Ben Lane, CIPRNA event manager, met Cameron Dicker, Director of Global Business Resilience at the Financial Services Information Sharing and Analysis Center (FS-ISAC). FS-ISAC is the member-driven, not-for-profit organization that advances cybersecurity and resilience in the global financial system, protecting the financial institutions and the people they serve. Founded in 1999, the organization’s real-time information sharing network amplifies the intelligence, knowledge, and practices of its members for the financial sector’s collective security and defenses. Member financial firms represent $100 trillion in assets in seventy-five countries.
The following is a transcription of their conversation.
Hello Cameron. Good to meet. Can you provide a little bit about yourself, a plotted history of your career and your position now?
I joined FS-ISAC in June of 2022, where I serve as the Director of Global Business Resilience. I focus on running resilience programs across our various regions, including the Americas, Europe, Middle East and Africa, and Asia Pacific.
In these regions, my team runs a business resilience committee. This is a committee for our membership that brings members together to discuss best practices and identify risks. During an incident we assess the operational risks and systemic nature of a disruptive event. And of course, write, manage, and update playbooks.
In addition to the business resilience committees, my team also runs our exercise program. Once we have the playbooks, we evaluate those playbooks. We run exercises on all hazards, from hurricanes to insider threats to cyber. Anything that could pose a disruption to the sector’s ability to operate. We evaluate the sector-level playbooks to identify any gaps in policy, process, and procedure. We also build muscle memory while working with organizations, as well as with our government partners, during a disruptive event. So, when those bad days happen, we know who is going to do what, when, and how.
Before joining FS-ISAC, I worked for the Department of the Treasury, where I was the Deputy Director for Response and Recovery within the Office of Cybersecurity and Critical Infrastructure Protection. Prior to that I was at the Federal Reserve.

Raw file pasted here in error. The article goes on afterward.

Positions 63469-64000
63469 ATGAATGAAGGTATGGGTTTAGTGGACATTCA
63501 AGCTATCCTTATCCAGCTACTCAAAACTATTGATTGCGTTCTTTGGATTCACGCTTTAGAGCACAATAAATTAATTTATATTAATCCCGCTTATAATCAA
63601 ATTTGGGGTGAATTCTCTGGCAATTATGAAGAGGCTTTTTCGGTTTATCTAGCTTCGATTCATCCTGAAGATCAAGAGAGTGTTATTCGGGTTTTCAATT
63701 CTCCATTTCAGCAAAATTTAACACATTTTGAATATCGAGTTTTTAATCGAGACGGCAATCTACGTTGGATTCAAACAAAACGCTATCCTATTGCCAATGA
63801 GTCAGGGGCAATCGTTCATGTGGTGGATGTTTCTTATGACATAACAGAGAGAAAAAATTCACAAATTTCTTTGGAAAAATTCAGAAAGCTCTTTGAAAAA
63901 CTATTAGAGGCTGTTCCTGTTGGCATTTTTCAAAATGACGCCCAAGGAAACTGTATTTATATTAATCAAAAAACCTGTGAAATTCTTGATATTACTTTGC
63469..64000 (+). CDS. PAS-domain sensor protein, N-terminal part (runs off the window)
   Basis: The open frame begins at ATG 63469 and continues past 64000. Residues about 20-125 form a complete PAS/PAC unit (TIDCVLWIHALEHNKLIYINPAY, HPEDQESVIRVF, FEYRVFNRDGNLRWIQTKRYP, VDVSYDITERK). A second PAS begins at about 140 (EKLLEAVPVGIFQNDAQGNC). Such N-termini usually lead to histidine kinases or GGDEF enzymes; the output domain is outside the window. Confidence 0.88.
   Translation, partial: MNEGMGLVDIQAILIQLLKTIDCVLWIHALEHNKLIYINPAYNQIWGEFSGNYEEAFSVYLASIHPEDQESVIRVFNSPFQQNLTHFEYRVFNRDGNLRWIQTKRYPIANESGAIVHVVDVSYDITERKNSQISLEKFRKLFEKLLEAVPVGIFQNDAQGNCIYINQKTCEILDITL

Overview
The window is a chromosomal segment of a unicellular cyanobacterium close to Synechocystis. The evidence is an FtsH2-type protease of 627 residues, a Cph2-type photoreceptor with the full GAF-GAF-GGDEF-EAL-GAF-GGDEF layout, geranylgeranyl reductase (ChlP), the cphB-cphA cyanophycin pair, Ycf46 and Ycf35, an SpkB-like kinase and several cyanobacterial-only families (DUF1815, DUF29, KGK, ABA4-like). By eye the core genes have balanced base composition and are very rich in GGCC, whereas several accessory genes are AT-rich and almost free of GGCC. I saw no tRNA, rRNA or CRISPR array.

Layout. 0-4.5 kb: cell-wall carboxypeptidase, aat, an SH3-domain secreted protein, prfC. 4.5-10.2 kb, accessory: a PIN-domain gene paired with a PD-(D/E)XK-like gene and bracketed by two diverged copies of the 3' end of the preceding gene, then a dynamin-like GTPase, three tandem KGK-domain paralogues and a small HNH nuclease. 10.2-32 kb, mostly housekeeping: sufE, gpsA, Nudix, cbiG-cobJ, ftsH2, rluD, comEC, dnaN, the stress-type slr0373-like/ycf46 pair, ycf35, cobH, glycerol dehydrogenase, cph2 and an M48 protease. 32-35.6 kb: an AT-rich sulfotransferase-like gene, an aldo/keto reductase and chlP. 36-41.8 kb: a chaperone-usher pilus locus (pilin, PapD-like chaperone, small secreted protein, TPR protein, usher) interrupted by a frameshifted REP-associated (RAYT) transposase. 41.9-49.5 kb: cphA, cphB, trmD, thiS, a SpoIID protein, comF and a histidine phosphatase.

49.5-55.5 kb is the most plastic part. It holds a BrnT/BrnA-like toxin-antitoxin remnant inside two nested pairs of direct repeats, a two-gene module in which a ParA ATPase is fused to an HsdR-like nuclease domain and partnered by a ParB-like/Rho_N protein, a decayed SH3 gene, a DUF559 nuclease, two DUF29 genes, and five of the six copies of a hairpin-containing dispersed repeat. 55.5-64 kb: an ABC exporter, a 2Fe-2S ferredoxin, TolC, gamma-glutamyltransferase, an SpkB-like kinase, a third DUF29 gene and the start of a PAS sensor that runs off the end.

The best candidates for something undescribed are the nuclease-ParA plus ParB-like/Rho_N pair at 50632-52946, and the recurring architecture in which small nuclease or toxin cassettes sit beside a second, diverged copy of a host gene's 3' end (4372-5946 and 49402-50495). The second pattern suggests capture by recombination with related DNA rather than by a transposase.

Thank you for the introduction. Can you provide an explanation of FS-ISAC and its roles and objectives?
FS-ISAC is a member-driven organization designed to collect, analyze, and share information that better prepares organizations to be more resilient to any hazard or disruption. We do this through three pillars, intelligence, security, and resilience, which is my department.
Our global intelligence office collaborates with members to share information in an anonymized, trusted environment when they have an incident or any sort of event. We then analyze that information, add in other information we receive from vendors, other members, government sources, and then put that back out to the membership through our channels to help them better understand threats and how to mitigate them.
Through our security pillar, we share all kinds of information and insights related to the work of protecting the firm. We do this through a wide variety of member-only conferences and events, as well as through our communities, which are smaller groups within our 5000-firm membership that relate to common interests, be they regional, sub-sector, topic or even role.
And then our resilience work is focused on developing incident response playbooks and then continuously testing and improving those through exercises. Of course, the pillars are inter-related and feed each other to continuously achieve our mission of advancing cyber security and resilience of the global financial system.
It is a virtuous circle. Let us delve a bit deeper into these topics. What are the main developments and changing threats you are seeing now for the financial services sector?
I think the reliance on third parties and the emergence of third-party suppliers as a primary attack vector for the sector is the largest change we have seen over the last few years. Threat actors have learned if they attack one bank, they will get one score but if they attack a third party who serves multiple firms, they will potentially get hundreds, if not thousands. Many third parties are not regulated in the same way banks are, and do not have the same security programs that a large, well-resourced financial institution will have. In some cases, they may be the easier way into the bank than the bank itself.
So, from a threat actor’s perspective, it makes total sense to focus on providers.
Interesting. I am sure this topic will be discussed in more detail at CIPRNA this year. How does FS-ISAC work within its industry sector to tackle and prepare its members for these changing threats? We have talked about information sharing, but can you dive a little deeper into this area?